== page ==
Funk’s career path to becoming a full-time photographer hasn’t been a straight one. It was one of those “one thing led to another and now she’s shooting with some of the best tube riders in the world” progressions. But it did take a lot of hard work and ingrained bad-assery to get here.

Having grown up in Grand Junction, Colorado, Funk obviously wasn’t exposed to heaving Hawaiian tubes at a young age. Her passion for photography, however, began early. When she was in middle school, her computer teacher loaned her a 35 mm Canon EOS Elan II to experiment with. It was love at first click. Photoshop was up next on the learning list, as was scanning negatives into a computer. She took photography classes her freshman and sophomore years, and then became a photojournalist and editor for her high school newspaper. When she wasn’t snapping photos of random kids in the hallways, Funk was shooting sports games—trying to get as close as possible to the action.

“One of the things I really loved about sports photography was that if you’re shooting a football game or a soccer game, you’re down on the field, on the sidelines with the players,” she says. “They’re sweaty. It smells like grass. And that’s one of the parts I really like about water photography: When I’m shooting surfing in the water, I feel like I’m more involved in it.”

Funk eventually enrolled in the Coast Guard Academy, where her photography took a temporary back seat to her marine biology studies, two-a-day swim practices (Funk was a competitive swimmer beginning at age 7), and cadet training. In her free time, she shot while she could.

After graduating, she was stationed in Hawaii on the Cutter Rush. When she wasn’t chasing down ships in seething typhoons, she spent her time in the ocean­—swimming, bodysurfing, learning how to surf. Eventually, she started shooting friends from the beach at Sandy’s. When she finally saw a few helmeted heads in the channel at Pipe, bobbing around with their water housings, she knew instantly that was where she wanted to be.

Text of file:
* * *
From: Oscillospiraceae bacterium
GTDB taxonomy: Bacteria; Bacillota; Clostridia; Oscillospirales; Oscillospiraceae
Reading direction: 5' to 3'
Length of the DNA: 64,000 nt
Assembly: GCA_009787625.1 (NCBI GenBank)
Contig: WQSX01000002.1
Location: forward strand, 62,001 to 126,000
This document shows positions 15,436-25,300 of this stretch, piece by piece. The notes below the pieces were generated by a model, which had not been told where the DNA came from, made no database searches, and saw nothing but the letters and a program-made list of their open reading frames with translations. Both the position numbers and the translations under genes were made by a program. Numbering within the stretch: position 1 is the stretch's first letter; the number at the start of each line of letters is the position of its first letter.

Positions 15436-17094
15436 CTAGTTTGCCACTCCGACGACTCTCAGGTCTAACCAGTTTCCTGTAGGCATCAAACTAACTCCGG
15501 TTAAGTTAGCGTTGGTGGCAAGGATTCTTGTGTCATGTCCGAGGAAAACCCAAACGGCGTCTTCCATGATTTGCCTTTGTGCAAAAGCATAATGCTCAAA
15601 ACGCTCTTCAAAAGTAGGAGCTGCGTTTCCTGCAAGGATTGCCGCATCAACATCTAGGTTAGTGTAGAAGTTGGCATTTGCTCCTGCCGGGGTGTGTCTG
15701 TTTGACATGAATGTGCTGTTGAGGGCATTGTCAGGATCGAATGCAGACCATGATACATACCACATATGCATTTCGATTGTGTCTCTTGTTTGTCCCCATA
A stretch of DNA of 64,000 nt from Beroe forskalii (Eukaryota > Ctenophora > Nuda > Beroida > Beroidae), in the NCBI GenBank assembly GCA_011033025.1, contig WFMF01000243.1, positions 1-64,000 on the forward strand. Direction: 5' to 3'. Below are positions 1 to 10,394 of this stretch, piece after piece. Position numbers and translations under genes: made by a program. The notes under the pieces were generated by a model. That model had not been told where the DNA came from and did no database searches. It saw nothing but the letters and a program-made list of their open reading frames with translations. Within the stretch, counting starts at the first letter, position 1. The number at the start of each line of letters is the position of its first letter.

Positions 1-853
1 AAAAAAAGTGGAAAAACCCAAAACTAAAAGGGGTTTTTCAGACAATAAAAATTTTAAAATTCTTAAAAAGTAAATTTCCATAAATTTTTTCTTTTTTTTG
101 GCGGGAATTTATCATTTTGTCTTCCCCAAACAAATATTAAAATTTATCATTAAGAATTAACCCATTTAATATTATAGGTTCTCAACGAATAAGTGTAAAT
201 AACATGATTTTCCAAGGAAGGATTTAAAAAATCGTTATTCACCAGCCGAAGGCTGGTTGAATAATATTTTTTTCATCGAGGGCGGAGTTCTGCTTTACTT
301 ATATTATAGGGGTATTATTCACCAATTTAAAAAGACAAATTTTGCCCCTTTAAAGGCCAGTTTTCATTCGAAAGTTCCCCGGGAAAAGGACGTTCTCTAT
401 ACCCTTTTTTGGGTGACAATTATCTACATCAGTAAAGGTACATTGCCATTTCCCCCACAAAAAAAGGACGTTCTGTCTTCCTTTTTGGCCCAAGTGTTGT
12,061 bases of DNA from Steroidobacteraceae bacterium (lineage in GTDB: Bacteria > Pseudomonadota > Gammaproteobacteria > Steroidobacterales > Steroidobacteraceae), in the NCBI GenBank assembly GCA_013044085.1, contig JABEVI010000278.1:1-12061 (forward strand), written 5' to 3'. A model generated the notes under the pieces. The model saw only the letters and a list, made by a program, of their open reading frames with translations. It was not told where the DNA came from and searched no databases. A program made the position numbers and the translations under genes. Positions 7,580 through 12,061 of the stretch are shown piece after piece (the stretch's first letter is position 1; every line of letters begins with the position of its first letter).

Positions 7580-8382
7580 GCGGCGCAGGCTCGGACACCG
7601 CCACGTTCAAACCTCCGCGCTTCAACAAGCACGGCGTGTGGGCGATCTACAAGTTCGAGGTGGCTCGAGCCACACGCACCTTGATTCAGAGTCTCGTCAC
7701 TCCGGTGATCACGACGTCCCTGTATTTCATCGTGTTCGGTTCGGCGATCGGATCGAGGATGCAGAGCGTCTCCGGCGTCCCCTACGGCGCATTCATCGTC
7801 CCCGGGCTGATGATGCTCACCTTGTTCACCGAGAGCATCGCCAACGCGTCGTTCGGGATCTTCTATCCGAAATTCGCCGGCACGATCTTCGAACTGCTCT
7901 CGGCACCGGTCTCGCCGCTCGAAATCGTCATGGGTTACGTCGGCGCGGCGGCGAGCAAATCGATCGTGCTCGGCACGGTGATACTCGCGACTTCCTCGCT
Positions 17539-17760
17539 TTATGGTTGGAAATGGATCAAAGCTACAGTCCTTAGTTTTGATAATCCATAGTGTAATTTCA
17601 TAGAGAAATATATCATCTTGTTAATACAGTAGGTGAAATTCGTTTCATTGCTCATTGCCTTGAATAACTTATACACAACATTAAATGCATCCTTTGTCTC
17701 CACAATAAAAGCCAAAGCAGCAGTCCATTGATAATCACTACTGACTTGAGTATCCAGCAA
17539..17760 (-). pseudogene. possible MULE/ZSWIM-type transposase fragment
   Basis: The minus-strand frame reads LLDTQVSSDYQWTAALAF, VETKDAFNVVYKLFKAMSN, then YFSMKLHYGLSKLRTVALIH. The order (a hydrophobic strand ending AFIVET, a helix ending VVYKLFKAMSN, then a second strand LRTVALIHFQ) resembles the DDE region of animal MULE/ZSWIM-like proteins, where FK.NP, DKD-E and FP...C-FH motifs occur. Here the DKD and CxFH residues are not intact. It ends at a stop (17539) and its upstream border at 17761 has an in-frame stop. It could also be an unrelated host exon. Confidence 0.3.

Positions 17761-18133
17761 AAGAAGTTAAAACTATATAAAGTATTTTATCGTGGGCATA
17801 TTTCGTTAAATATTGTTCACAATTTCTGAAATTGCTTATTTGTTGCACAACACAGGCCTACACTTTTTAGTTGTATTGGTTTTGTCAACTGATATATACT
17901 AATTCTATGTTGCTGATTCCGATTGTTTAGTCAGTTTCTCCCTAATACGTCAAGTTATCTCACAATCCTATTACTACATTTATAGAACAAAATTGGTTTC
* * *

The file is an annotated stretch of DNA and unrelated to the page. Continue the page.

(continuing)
Leah Dawson, down-carving at Rockies. Her surfing is so expressive, you never get the same frame twice.
Jake DiPaola, Pipeline. This wave was 30 years in the making for him. He’s my husband, but, despite that, I don’t think I’ve seen a moment of pure joy like this before or since.
Hank Gaskell puts so much ass into his turns—which is risky because he doesn’t have a lot of ass to spare.

In 2014, she approached a photographer by the name of Kenji Croman, who was sitting on the beach prepping for a swim. After initially asking for water housing recommendations, the chat led to Croman taking Funk under his wing and showing her the ropes of water photography at Sandy’s—and eventually Pipe.

Funk’s 15 years as a competitive long-distance swimmer and her natural knack for bodysurfing helped her acclimate quickly to what can be a liquid death trap for the uninitiated. The learning curve came in honing her eye and navigating the hierarchy among photographers in the channel. “It was just like, ‘Okay, I’m at the bottom of the pecking order,’” says Funk. “‘I’m going to go sit at the back.’ If there were a lot of guys out, I’d sit more in the channel, so initially I had faraway shots with helmets [from the other photographers] in them. But I kept going out consistently, and I’d go out when a lot of guys weren’t shooting so that I could move around more and have more freedom.”

The fact that she was often the only woman in the lineup never fazed her, considering she was accustomed to working in an environment where most of her colleagues were men. “I remember during the first contest I photographed, I tracked and moved my body with a surfer, and I moved in front of Erik Ippel,” says Funk. “He was like, ‘Hey, girl! Get back here! You can’t do that. You can’t drift in front of my lens.’ That was a learning moment for me. I was glad he yelled at me. Ippel treated me like everyone else who was shooting and didn’t cut me any slack for being a woman in the lineup, and that was refreshing.” 

Pedro Calado, Peahi. During El Niño 2016, it felt like a giant, perfect swell was hitting Jaws weekly. This was one of the first times I shot there and is still the best I’ve seen it. Going left at Jaws is risky. If you survive the monster chasing you, the wave tapers off into a deep-water channel that is usually full of tiger sharks.